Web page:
3) Prepare for issues with altitude as best you can. Everyone reacts differently.

I didn’t take Diamox or any other recommended medication to prevent altitude sickness while climbing Kilimanjaro. Once we got above 13,000 feet, I popped Advil for a headache, about eight of them a day and night. Diamox was suggested by ATR. Two people in my group took it and one of them suffered from headaches and appetite loss like me. The rather unfit member of our group hardly suffered at all, having only the occasional headache. Altitude affects people differently. If you’ve done high altitude trekking, above 13,000 feet, you probably have an idea of how it might affect you. Before taking medication to prevent it, do your research. Sometimes the medication causes the same symptoms as altitude sickness.

Any time you book a tour with a travel company, whether it involves an activity classified as “risky” or not, you will likely be required to get travel insurance. For my entire trip to Tanzania I was covered by World Nomads. They have great coverage at a very reasonable price and it is easy to know exactly what is covered.

4) Eat and drink, even when you’re not hungry or thirsty.

You’re climbing, even if you don’t think you are. You’re thirsty, even if you don’t think you are. High altitude makes dehydration even more of a problem. Drinking water helps to ward off altitude sickness as well. Our guides recommended 3-4 liters a day and I took their advice. When they made us stop to ‘drinky drinky’ I listened and just did what they said. Day four of the Rongai route seemed deceptively easy with a wide, seemingly flat trail most of the day. It wasn’t flat. We were slowly climbing at an altitude around 15,000 feet.

My appetite was nil. But the guides said eat, so I ate, until dinner. Everything I put in my mouth tasted like dust and I couldn’t swallow anything but soup. In the end, I think this was why I wasn’t successful in reaching Uhuru. This and a lack of sleep. Next time I will attempt to prepare for this in case it happens again. I know what NOT to bring as a snack on that last day. Cheese cashews and biriyani cashews. No way. Bland all the way next time.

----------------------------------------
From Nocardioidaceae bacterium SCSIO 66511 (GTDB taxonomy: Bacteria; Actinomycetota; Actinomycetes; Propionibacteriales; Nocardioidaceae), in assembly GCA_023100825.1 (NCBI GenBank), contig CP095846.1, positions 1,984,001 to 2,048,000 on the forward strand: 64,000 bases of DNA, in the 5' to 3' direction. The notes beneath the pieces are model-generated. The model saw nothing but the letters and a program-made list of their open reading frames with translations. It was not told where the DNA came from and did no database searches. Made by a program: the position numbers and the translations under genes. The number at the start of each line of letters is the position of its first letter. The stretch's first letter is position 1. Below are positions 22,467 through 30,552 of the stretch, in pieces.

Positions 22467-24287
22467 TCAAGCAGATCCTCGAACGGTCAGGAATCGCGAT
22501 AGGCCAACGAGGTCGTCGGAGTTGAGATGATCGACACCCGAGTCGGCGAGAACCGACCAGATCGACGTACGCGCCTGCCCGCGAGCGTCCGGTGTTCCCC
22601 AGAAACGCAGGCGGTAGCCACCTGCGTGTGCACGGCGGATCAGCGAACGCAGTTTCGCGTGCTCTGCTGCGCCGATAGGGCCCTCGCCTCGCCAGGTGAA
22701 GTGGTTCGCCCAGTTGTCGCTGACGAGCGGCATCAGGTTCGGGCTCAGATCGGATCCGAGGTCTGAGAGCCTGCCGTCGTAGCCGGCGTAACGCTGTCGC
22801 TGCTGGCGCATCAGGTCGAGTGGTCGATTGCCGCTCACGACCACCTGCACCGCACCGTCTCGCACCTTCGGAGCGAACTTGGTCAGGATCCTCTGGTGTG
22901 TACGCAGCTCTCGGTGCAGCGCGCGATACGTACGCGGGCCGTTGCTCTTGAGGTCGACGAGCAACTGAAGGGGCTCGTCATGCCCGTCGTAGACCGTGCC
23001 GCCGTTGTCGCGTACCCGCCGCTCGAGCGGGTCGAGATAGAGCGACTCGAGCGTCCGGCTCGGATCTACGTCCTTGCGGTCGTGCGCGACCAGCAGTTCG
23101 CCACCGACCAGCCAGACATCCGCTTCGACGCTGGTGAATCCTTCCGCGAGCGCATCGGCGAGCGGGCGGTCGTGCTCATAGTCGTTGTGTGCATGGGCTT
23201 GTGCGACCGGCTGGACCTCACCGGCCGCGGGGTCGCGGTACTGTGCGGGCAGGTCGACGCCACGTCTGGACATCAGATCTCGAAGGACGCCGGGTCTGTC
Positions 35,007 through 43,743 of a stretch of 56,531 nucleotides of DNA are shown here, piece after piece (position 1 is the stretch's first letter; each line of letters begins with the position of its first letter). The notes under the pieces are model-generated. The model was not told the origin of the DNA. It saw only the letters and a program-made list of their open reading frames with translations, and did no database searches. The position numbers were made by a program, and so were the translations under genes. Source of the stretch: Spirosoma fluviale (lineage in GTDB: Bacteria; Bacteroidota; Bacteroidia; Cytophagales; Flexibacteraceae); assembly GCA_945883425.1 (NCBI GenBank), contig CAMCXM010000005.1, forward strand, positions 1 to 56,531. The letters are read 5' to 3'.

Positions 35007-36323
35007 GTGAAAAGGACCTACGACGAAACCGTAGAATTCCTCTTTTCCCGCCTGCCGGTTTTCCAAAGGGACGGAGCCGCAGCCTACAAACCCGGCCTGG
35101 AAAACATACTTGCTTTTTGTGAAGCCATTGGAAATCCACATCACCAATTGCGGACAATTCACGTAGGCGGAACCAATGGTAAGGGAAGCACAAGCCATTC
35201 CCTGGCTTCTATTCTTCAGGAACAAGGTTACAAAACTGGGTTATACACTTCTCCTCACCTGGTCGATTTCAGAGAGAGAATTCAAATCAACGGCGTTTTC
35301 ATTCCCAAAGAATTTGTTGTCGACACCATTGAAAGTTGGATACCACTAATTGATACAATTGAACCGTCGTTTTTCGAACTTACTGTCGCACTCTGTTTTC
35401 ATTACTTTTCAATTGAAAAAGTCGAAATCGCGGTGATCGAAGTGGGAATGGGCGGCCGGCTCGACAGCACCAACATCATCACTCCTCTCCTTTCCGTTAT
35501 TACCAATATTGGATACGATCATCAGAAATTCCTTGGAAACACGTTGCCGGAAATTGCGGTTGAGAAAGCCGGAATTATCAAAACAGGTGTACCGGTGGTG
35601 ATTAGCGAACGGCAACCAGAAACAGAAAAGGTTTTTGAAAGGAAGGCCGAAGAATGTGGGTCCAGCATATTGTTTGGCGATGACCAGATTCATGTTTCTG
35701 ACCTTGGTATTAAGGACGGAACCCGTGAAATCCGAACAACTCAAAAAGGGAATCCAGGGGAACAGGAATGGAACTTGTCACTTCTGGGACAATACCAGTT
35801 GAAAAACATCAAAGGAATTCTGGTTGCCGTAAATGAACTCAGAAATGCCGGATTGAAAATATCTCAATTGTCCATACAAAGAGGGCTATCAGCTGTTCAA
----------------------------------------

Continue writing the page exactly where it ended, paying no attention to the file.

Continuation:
5) Stay positive. Think positive. Smile. Laugh.

This might sound cliché like my first suggestion, but it is so true and your guides will tell you the same. I had a great group of people and we laughed a lot. We talked a lot while walking and got to know each other. We talked to our guides and each had a story to tell. Our guides had the most amazing smiles. When they smiled, we all felt positive. Listen to your guides because they will motivate you and make you feel like this is possible. Take pictures of the views, the camps, your group, your guides. You will want to remember every minute of climbing Kilimanjaro. Who would ever want to forget this smile?

Climbing Kilimanjaro
Our guide Hans was voted most photogenic
Mary Lyons
I have had incredible travel opportunities since moving overseas eleven years ago. I created this blog to share my experiences, what I've learned, and my mistakes and frustrations, in hopes of entertaining readers and helping people to create and plan their own travel opportunities.

I would love to know your thoughts!